By Stephen McIndoe, VP Consulting, Be4ward
In my previous article, I introduced the concept of packaging complexity, where the growth in the product portfolio results in a substantial rise in packaging components and an associated reduction in packaging line efficiencies. In this forthcoming series of articles, I am going to look at some steps you can take to manage or cope with this challenge.
1. Understand the product/therapy strategy and value of complexity
Is the commercialization strategy for the product and therapy and the subsequent value of complexity understood?
Different products will have different requirements for the complexity of the packaging componentry and SKU portfolio. This can be driven from many factors, including but not limited to:
Prior to undertaking any complexity reduction activities, it is important to understand and document these requirements to:
2. Understand the portfolio, volumes, and lifecycle of SKUs
Is the portfolio, volumes, and lifecycles of your SKUs understood?
The next step in a complexity reduction activity is a detailed understanding of the target SKU portfolio. The scope of this may be certain brands, geographic areas, supply chains, or perhaps, your entire company portfolio.
For the chosen portfolio, you will need to understand:
In addition, it is important to understand where each SKU is on its product lifecycle. Are volumes increasing or decreasing? Typically, products go through lifecycle: launch, growth, maturity, and tail off. The value of portfolio complexity often varies through this lifecycle. Therefore, it is important to understand where a product is on its lifecycle as products where the volumes are likely to increase need to be considered differently from tail products where the volumes are declining.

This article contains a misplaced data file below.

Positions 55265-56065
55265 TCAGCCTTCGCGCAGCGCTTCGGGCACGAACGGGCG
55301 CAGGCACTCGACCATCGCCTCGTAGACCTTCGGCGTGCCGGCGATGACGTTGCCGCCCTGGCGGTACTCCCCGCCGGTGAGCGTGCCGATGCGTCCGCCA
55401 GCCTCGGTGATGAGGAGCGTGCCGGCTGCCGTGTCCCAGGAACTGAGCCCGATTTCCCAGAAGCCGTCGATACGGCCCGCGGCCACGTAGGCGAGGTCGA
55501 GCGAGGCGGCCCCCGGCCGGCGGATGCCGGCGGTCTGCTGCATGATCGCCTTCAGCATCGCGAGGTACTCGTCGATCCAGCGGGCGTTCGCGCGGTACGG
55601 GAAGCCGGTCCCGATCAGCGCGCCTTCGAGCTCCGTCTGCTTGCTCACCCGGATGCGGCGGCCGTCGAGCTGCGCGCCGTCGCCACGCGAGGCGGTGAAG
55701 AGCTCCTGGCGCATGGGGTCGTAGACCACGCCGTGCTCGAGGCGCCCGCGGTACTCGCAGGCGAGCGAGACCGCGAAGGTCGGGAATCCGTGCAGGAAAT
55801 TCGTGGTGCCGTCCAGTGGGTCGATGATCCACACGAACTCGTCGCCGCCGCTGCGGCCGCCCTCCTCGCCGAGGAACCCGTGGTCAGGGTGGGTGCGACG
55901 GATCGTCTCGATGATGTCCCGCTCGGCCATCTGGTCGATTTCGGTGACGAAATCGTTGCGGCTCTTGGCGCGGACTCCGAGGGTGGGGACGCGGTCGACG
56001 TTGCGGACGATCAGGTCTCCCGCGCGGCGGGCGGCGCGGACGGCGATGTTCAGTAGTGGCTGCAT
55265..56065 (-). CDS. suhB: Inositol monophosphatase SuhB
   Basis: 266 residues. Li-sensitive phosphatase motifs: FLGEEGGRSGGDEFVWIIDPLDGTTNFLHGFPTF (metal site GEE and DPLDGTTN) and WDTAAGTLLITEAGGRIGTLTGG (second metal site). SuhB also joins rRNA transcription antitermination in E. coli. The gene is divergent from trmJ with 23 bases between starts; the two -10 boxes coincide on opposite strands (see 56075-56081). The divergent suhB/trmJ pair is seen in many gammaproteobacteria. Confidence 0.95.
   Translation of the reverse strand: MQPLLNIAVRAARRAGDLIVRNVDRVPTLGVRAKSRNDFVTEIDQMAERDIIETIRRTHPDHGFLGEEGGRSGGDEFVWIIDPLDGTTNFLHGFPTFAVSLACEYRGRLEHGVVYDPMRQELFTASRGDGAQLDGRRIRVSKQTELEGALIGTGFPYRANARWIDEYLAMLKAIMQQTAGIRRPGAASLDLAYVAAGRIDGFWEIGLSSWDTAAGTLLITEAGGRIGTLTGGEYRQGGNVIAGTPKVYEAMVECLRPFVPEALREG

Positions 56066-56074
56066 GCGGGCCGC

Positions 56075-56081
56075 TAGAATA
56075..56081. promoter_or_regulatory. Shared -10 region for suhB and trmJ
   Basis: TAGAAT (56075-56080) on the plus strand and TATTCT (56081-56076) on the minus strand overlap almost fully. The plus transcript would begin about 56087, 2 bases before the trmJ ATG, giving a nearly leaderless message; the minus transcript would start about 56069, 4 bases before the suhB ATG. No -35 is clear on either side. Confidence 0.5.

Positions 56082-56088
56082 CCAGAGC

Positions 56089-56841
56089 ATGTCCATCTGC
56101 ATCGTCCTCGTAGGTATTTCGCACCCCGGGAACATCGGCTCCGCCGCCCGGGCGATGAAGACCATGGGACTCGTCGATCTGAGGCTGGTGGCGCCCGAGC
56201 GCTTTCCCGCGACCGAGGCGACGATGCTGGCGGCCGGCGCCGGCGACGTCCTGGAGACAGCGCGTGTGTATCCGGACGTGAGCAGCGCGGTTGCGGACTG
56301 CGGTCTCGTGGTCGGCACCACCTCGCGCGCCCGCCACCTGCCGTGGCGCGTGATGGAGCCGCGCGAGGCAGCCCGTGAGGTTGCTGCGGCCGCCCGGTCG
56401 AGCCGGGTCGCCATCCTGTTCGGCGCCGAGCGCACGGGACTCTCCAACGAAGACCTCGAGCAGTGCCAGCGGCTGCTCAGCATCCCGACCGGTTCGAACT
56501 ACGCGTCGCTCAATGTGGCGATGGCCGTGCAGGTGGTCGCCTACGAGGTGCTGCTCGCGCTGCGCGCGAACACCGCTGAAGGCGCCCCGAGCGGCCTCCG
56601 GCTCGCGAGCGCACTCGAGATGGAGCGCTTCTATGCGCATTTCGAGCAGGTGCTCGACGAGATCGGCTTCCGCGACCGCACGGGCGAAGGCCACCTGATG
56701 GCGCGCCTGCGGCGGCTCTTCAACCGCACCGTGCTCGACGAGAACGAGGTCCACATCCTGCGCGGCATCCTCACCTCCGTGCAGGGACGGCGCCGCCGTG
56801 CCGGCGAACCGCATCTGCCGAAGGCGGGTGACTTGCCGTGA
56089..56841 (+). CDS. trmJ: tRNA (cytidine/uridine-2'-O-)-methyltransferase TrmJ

3. Clear approval and control processes for portfolio changes
Do you have clear approval and control procedures for adding and removing SKUs from your portfolio?
First, do you have the appropriate cross-functional governance to ensure that all relevant impacted parties are engaged in the decision making and represented appropriately at a senior level? Failure to have a balanced governance will likely result in sub-optimal decisions and low levels of buy-in.
Second, do you have a clear set of principles endorsed by the senior governance team to manage the portfolio? These define the “rules of the game” and set the criteria that decisions should be made against.
Third, do you have rules and processes in place for adding or deleting SKUs and components? These processes need to ensure that the decision making hierarchy aligns with the complexity of change occurring. Processes should also include routine reviews of the portfolio (see Tip 4).
Finally, do your processes ensure that the costs for change are considered in decision making and preferably charged to the groups in the organisation driving those changes, for example, charging the cost of artwork change to the originator?
4. Prune the portfolio regularly
Is there a regular process to review the portfolio and prune unnecessary or non-performing SKUs?
The performance of the portfolio is dynamic, changing due to many environmental and lifecycle factors. Therefore, a review process should ideally be performed on a routine and repeating basis to maximize the effectiveness of the portfolio. The review should be designed to categorize the portfolio. One way we would suggest is these three groupings:
Two things to consider carefully:
In my next article, I will look at four more activities that can help you control your packaging complexity.
Other articles in this series: